Consider a 35-year-old who makes $80,000 per year. If they expect to work for Maryland for 10 years and think they can earn around 5% in the market after adjusting for inflation (that’s a real annual return of 8% if you assume an average of 3% inflation), and intend to retire at 65 and expect to need income for 30 years in retirement, the ORP just barely comes out on top:

Indeed, that seems to be the turning point. Any older and you won’t have enough time to let those returns compound, and if you are any more risk-averse, then you won’t be able to generate the returns needed to outpace the pension system. In those cases, the SRPS would be a better choice for you, but only if you are in it for the long haul. You’d be wasting valuable investing time if you join the SRPS and leave before your contributions vest. Otherwise, read a book or two on investing, and do it yourself with the ORP.

But don’t take my word for it; do the math or put your numbers into my program and see what the better choice would be for you:

Run the Maryland Retirement Comparison Tool
Requires Java 5 or higher and Windows, MacOS X, or Linux

Of course, I make no guarantees that my program is accurate, but you can get the source code and check it out for yourself. Also consider investment risks and other factors such as plan benefits carefully.

Setting Up My Retirement Investments with TIAA-CREF

This is a long post mostly so I can look back and remember what I did, but I’m posting it publicly in case anyone is in a similar position and could benefit from my research.

About a year ago I became eligible for my employer’s retirement plan, and at the time I was completely overwhelmed by this whole new world of mutual fund investments. Not only was I given a large selection of funds to choose from, but I was also given the choice of providers: Fidelity and TIAA-CREF. I did a little research, but couldn’t really decide what to do, so I just selected the defaults, Fidelity with the 2050 target fund, and let it sit.

Then, over the Thanksgiving weekend, I started reading the long-term investment thread at Something Awful where it quickly became apparent that (1.) choosing assets to invest in doesn’t have to be that hard, (2.) expense ratios (what a fund costs) matter a lot, and (3.) high-cost actively managed funds in general don’t perform better than their lower-cost index-based equivalents.

So I took another look at what was available to me in Fidelity, and I didn’t like what I saw. Two stock index funds, each tracking the S&P 500; one REIT index fund, and one bond index fund. The rest of the funds available were actively managed with expenses around 0.8% or more. Even the few Vanguard funds available to me through Fidelity seemed obscure and expensive.

Then I remembered about TIAA-CREF. I pulled up a list of their offerings, and it made me a little more optimistic. Not only are their options cheaper overall, but they also have index funds available for more market segments. Really the worst thing that could be said after an initial look is that they could have more international representation, but it would turn out that, for me, it doesn’t really matter.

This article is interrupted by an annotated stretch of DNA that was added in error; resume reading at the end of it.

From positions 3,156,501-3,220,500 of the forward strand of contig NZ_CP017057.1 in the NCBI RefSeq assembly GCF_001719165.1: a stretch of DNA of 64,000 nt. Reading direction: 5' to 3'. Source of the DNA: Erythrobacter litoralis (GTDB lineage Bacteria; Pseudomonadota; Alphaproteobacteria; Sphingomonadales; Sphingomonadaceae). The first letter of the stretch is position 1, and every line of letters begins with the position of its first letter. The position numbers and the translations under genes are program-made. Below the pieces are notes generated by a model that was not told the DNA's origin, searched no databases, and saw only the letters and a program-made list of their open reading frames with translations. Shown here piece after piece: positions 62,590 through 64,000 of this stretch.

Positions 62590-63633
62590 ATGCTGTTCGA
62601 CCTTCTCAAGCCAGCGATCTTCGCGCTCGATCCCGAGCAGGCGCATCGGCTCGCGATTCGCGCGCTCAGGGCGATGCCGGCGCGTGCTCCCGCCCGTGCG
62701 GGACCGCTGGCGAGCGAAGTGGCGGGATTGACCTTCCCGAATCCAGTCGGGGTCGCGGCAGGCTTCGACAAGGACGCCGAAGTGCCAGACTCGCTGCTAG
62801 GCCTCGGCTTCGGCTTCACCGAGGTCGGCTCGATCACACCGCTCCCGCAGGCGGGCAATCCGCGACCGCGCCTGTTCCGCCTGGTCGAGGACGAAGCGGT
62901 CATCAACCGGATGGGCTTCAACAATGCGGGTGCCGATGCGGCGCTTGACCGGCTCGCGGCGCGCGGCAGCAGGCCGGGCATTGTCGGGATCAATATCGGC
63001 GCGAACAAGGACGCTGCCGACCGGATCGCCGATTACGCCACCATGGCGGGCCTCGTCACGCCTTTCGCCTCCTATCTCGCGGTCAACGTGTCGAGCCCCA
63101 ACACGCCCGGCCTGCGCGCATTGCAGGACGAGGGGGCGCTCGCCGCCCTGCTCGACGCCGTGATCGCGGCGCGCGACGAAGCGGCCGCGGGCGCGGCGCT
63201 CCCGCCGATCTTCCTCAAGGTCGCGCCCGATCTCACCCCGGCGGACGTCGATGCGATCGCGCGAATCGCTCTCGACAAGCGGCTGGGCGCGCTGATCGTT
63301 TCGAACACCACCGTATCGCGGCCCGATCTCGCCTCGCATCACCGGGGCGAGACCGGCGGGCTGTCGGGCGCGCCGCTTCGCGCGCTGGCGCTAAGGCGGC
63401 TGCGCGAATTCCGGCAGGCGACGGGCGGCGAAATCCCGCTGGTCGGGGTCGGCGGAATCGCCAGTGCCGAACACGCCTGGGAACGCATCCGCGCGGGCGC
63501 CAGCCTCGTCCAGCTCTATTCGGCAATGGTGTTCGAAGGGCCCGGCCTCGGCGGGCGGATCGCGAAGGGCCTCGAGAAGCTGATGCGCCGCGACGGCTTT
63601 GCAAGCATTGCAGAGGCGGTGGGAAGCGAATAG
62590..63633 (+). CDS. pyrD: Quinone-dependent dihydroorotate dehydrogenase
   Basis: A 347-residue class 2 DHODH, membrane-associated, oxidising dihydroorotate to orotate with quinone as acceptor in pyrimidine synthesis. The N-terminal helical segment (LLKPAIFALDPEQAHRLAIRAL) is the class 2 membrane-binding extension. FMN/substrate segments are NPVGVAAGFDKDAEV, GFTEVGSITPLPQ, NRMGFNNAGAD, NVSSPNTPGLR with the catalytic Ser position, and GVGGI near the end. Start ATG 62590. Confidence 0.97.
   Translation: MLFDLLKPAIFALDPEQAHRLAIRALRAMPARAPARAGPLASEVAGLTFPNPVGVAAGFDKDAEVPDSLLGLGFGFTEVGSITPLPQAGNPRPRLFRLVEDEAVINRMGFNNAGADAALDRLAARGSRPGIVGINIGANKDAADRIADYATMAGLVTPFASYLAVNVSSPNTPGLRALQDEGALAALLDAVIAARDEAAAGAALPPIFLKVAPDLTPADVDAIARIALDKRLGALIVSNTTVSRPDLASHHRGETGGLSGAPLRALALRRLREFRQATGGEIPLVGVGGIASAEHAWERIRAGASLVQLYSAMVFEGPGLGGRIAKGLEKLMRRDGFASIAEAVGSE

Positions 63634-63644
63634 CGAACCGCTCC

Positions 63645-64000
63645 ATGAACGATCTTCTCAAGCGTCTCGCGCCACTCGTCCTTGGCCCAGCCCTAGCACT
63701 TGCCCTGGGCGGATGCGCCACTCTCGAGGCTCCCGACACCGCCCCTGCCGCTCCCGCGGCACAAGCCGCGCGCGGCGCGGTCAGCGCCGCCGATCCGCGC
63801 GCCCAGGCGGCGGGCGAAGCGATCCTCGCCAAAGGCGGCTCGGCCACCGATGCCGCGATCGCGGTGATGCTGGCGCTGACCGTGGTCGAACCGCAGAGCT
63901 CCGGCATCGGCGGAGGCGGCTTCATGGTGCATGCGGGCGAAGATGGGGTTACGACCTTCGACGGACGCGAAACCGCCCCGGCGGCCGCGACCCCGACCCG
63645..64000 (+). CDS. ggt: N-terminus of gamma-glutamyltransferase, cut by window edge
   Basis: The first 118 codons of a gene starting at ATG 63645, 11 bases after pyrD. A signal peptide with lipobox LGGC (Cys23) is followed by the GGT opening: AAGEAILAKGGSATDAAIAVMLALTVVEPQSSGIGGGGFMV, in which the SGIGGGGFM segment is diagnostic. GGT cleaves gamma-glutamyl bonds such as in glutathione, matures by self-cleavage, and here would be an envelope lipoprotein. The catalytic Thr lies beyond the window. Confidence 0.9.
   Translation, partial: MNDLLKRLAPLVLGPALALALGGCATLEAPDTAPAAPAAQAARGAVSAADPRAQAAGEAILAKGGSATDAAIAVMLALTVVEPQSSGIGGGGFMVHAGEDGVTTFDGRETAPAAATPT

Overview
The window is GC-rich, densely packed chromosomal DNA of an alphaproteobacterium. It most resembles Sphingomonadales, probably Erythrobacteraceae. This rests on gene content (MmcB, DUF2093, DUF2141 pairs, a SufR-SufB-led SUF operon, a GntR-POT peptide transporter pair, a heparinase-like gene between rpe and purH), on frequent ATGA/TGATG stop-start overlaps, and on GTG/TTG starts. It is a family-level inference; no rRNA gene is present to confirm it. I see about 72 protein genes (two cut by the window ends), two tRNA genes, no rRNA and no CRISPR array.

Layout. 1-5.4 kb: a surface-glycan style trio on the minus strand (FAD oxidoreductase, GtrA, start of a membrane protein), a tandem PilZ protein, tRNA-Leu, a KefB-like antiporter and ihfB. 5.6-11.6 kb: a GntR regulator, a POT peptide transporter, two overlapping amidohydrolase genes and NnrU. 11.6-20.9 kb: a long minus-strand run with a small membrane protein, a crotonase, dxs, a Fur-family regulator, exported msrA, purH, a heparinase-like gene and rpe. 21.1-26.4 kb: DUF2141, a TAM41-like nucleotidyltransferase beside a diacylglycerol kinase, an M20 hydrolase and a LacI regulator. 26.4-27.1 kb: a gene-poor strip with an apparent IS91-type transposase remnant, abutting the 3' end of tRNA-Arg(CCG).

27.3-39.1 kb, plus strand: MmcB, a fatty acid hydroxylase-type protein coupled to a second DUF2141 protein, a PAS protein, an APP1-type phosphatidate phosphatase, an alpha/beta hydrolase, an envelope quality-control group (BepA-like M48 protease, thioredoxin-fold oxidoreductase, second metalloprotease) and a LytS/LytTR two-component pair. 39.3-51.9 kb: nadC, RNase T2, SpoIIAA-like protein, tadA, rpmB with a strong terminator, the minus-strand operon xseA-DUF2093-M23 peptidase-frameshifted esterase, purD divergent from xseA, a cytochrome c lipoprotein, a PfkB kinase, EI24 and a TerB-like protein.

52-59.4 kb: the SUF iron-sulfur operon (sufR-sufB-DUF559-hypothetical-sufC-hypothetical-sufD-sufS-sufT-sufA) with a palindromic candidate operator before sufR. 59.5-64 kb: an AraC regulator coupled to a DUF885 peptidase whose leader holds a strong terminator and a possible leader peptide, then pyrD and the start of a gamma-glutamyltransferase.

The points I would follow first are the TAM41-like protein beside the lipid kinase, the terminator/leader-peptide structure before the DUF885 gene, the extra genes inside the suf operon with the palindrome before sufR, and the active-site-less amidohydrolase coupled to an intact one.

I started reading TIAA-CREF’s literature and taking their asset allocation (AA) quizzes, you know the ones. Well, considering I’m only 25 and I have a good 40 years until retirement, I would consider myself more willing to take on risk than someone a little older. Their quiz would have me put 86% into equities, 9% in real estate, and 5% in bonds. Why 9% real estate? Why not ten, or eight? And can 5% of your portfolio really affect anything?

At this point, I should note that TIAA’s Real Estate Account (TREA) is a unique investment vehicle among providers in that it invests directly in commercial real estate, rather than in companies that manage real estate as the more risky REIT funds do. There is really nothing else like it, and that made it hard to reconcile with other popular AA tips I found on the internet, such as having a simple three-fund portfolio. I wanted to know whether I should include real estate, if I should follow TIAA-CREF’s advice for AA, why they chose the numbers they did, and also why the Bogleheads advocate slightly more conservatives allocations. I may be young, but I don’t want to turn the risk up to 11 just because I can. I want managed risk that I can understand.

So I picked up a copy of The Intelligent Asset Allocator by William Bernstein, hoping it would shed some light on my questions. To be honest, I was hoping it would have The Answer in it, that it would point me to The Optimal Asset Allocation. Thankfully, it did a whole lot better than that. It stated in no uncertain terms that there is no such thing as an optimal asset allocation (except in retrospect), and anyone claiming to have one is conning you. The book started off by providing useful metrics for measuring the performance (in terms of annual return) and risk (in terms of standard deviation) of different asset classes. It was an easy, quick read that gave me a few techniques for understanding the behavior of different asset classes, and how they’ve historically interacted with each other in portfolios. Best of all, it gave me the confidence to tackle the same sort of research on my own.